Sant Feliu Bridge

Sant Boi Bridge
Crossing the high speed railway between Barcelona and Madrid, this bridge is located close to the airport, so you may see it if you stay for a night at the airport before or after your holiday in Barcelona. Measuring 870m in length, this bridge crosses the Llobregat and has an eye catching steel frame.

Vilafant Bridge
If you book a Spain holiday in Girona, it’s well worth taking some time to visit Vilafant and its bridge. Constructed in 2011, this is one of the most contemporary bridges in Catalonia, made from stainless steel and incorporating geometric shapes. It crosses the train line between Barcelona and France.


Santiago Rusiñol and the Catalan modernist movement

Many art enthusiasts think of Pablo Picasso as being a main driving force behind the Catalan modernist movement, but Picasso was actually influenced by another great Catalan artist, Santiago Rusiñol, who was instrumental in transforming Catalonia into an artist’s paradise.

Born in Barcelona in 1861, Rusiñol was one of Catalonia’s most important and influential artists. Many of his works depict beautiful and famous locations in Barcelona and other parts of Spain, including the paintings ‘Girona’, ‘Montserrat’, and ‘Sitges Interior’, as well as the drawing ‘View of Barcelona Port’.

The Cau Ferrat Museum

To learn more about Rusiñol during your next holiday in Spain, pay a visit to the Cau Ferrat Museum in Sitges. Located on the site of Cau Ferrat, which was the artist’s former home and studio, today the museum is a massive assortment of Rusiñol’s personal art collection. Some of the art is Rusiñol’s, while other pieces have been collected from other well-known Catalan artists, such as Picasso and Pichot.

Cau Ferrat Museum

The museum offers you an opportunity to explore the office, bedroom, great hall, dining room, fountain room (yes, fountain room!), and entrance hall, all of which are filled with an array of beautiful, eye-catching, and mesmerising decorative ironworks, glassworks, furniture, sculptures, and ceramics.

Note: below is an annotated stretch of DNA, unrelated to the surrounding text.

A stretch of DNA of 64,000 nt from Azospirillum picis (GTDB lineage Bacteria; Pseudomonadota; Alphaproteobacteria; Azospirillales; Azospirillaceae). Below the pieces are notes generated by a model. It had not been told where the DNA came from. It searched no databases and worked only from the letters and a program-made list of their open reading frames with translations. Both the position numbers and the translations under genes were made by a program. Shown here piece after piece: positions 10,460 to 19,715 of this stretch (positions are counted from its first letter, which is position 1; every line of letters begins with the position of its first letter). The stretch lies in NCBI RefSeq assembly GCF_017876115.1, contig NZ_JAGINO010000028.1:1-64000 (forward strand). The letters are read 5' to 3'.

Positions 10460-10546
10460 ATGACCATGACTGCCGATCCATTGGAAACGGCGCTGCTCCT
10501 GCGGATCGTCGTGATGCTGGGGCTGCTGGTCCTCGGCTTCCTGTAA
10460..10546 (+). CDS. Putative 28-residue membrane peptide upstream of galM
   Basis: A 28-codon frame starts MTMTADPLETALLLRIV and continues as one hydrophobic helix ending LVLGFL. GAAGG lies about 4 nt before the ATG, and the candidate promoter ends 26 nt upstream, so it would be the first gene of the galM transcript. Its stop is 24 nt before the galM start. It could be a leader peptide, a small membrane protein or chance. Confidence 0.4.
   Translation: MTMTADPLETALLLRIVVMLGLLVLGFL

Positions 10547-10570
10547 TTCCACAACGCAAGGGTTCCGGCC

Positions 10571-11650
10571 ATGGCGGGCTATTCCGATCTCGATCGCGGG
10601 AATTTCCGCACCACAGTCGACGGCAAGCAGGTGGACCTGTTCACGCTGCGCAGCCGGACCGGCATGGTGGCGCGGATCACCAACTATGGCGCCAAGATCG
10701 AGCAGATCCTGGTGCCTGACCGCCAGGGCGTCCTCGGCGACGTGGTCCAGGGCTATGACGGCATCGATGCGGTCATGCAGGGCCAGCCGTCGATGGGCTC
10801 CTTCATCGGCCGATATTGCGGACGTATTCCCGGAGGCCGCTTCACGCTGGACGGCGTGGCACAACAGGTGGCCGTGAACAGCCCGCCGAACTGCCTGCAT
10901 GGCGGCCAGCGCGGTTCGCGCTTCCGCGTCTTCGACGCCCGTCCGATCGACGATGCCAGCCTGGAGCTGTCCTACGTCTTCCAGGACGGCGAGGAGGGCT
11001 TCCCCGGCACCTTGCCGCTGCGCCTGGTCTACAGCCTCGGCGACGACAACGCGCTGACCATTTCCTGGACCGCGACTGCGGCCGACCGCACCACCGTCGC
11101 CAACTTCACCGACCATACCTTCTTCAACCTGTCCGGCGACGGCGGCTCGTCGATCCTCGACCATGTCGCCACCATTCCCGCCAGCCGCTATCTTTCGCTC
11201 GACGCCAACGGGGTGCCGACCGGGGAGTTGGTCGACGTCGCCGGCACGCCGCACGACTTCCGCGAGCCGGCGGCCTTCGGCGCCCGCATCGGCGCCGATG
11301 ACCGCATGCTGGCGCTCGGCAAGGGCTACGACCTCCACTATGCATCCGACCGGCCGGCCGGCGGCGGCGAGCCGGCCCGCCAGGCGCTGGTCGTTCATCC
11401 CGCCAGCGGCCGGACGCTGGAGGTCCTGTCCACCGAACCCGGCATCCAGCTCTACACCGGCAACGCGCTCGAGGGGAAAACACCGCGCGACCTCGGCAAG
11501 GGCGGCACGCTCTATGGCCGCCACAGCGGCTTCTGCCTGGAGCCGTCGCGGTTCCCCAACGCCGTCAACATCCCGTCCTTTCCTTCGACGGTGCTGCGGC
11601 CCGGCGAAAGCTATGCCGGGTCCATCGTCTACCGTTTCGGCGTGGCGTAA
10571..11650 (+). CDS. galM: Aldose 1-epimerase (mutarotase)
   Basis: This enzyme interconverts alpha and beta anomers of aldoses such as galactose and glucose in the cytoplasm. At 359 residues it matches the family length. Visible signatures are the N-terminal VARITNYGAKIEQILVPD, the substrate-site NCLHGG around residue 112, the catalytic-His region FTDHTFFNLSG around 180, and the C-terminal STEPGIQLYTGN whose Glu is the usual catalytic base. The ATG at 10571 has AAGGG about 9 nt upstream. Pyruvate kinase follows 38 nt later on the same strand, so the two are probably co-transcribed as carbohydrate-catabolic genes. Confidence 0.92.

Where to Stay

Cau Ferrat is located in the heart of Sitges, so any villa on the Costa Dorada would be ideal for offering quick and easy access to the museum. However, Sitges is located just 40 minutes by road from Barcelona, so you could also rent a property closer to Barcelona and enjoy Cau Ferrat as part of a day trip.


Breakfast in Barcelona

While breakfast in many countries is largely based on savoury items, such as buttered toast, a bacon sandwich, or a bran-based cereal, things are a little different in Spain. In fact, Spanish breakfasts are an interesting mix of sweet and savoury, with offerings such as Spanish omelettes and sugar-coated churros. When you’re on holiday in Barcelona you’ll have a great opportunity to try out these yummy local foods.

Churros.

What to Eat

Although Spain, France, and Italy are three very distinct countries, cultural influences naturally spill over, and this is especially true when it comes to breakfast. While charcuterie is believed to have originated in France and Italy, it is today a very important part of a Spanish breakfast or brunch. You’ll also notice a rise in the number of American-style breakfasts on offer across the city, with modern establishments making a name for themselves as great places for waffles, crepes, and eggs Benedict.

When to Eat

Don’t be tempted to leave your Barcelona villa too early in the morning. Many locals will have a quick breakfast at home before a ‘proper’ breakfast at around 10am. Lunch may not be until 3 or 4pm, with dinner happening from 9pm. If you’re tired from the night before, you’ll be pleased to know that a Spanish breakfast usually includes a strong café con leche!

Cafe con leche.

Where to Eat

If there’s one thing that Barcelona isn’t short of, it’s places to eat! There are lots of great breakfast and brunch places all across the city. However, don’t feel like you need to venture out for breakfast every morning during your Barcelona vacation. If you’ve booked a villa in Barcelona with a kitchen, you could always pop to the local market and pick up some fresh, local produce to whip up your own Spanish breakfast!


Barcelona: Beyond the border

Taking a Barcelona holiday provides you with both the beach and the mountains on your doorstep, as well as numerous opportunities to discover the city’s historic architecture. While it’s easy to be blinded by the beauty of Barcelona, it’s important not to overlook some of the spectacular places that are located just outside of Barcelona’s border, such as the following.

Villa Torrelles de Llobregat.

Agrari Park

Situated just south of Barcelona’s Llobregat district, Agrari Park is often referred to as ‘Barcelona’s backyard’. A historic agricultural area, there is an extensive agro-ecosystem here with all sorts of plants, crops, and wildlife. Tours to the park have recently been introduced in an effort to encourage more people to eat fresh and highlight ecotourism in Spain. If you’ve ever eaten artichoke when you’ve been on holiday in Spain, chances are it came from the Agrari Park region!